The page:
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I created this NYC baby nurse guide for all of those first time moms to be, like me who have been scared senseless into finding a baby nurse for at least a few days or weeks after giving birth.  First, I'll go through why in this day and age, we need baby nurses in the first place, besides being a Manhattan and certainly Upper East Side phenomenon.  Then I'll go into what you can expect, services, and share some advice I have been given along the way through this process.


Below are my main reasons for getting a nurse:

1) I've never changed a diaper

2) When other people offer me their newborns, I actually cringe inside because I am so nervous that I'll dent the baby's head or it will immediately sense my awkwardness and start to cry instantly.

3) I don't want to listen to my mother, grandmother, mother-in-law, etc. on what needs to be done when the last time they took care of an infant was 30 - 60 years ago. 

4) What if I have a C-section or painful birth and can't walk around right away?


Here are the cons:

1) There's a strange woman in my tiny upper east side apartment for 2 weeks

2) I am paying a hefty price for this privilege.  My current nurse on reserve quoted me $240 a day but I am trying to negotiate down.  The cost of a baby nurse in NYC is $200 - $250.  The going rate in Manhattan for a baby nurse is $240. 

3) I am going to be following this woman around like a lost puppy and will probably feel inadequate as she does the bulk of the care-taking.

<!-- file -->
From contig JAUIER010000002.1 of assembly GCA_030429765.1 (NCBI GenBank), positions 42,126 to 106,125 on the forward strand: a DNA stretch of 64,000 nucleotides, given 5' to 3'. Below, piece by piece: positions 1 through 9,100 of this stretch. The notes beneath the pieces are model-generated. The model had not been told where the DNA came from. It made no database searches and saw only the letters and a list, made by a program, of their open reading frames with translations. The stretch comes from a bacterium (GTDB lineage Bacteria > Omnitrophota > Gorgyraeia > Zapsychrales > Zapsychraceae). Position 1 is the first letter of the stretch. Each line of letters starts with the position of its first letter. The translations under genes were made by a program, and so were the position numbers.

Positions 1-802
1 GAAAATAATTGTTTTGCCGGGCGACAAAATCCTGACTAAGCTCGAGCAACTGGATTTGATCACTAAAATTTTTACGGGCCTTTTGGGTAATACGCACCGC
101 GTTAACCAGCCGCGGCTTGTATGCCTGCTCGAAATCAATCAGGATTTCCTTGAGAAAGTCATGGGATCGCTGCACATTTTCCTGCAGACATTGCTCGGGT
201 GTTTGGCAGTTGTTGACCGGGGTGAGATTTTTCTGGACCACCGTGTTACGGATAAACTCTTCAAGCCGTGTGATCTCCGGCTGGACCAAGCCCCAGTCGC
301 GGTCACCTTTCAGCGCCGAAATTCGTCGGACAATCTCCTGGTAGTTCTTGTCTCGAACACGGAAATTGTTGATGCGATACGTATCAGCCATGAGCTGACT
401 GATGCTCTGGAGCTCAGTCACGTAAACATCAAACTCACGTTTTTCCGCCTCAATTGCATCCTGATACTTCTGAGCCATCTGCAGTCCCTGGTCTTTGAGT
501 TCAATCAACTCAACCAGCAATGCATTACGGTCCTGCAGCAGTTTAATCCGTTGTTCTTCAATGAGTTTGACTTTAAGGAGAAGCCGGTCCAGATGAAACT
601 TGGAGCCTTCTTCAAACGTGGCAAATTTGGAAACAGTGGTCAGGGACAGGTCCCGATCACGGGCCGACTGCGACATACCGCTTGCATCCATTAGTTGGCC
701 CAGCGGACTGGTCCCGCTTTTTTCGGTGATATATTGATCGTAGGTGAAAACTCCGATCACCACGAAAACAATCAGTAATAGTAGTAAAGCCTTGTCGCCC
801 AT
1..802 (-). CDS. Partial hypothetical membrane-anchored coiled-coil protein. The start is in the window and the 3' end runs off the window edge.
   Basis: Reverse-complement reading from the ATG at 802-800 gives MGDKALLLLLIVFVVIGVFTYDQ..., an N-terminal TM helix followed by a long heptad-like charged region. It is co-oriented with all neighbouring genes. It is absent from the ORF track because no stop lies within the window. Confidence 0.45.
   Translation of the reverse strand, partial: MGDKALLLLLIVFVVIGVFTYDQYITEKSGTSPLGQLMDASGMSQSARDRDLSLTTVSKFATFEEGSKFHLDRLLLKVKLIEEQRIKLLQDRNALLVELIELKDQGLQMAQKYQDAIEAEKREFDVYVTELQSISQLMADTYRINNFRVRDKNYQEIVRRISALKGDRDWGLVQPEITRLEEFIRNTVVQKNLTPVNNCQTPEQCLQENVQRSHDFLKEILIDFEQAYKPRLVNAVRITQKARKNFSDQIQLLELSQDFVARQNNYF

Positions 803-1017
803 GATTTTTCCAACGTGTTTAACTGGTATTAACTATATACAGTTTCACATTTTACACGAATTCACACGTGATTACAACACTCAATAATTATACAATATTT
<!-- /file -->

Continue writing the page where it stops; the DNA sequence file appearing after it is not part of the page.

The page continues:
4) I am planning to breast feed so it's not like I could sleep through the night anyway. 


ALL of the above was written by me before I gave birth to my daughter 5 months ago.  I can now tell you that I did hire a baby nurse and I negotiated her fee down to $210 per day.  We used her for 10 days and didn't realize how worthwile this was until the second week she was gone when we seriously debated calling her back in for another 2 weeks.  Below are my list of tips for how to make the most of your baby nurse and how to prepare for her tenure with you:


1) Meet with your baby nurse IN PERSON.  I stress this because much of baby nurse hiring in NYC is done via phone based on a friend of a friend's recommendation.  This woman will be living in your home, eating dinner with you every night.  You need to make sure that her personality meshes decently with yours so that you don't lose your mind.  My baby nurse was great, but very chatty and there were definitely moments when I was sick of listening to her random stories.  I am a pretty tolerant person so if you are not, please do yourself a favor and make sure you can get along with your nurse for the time period you have her.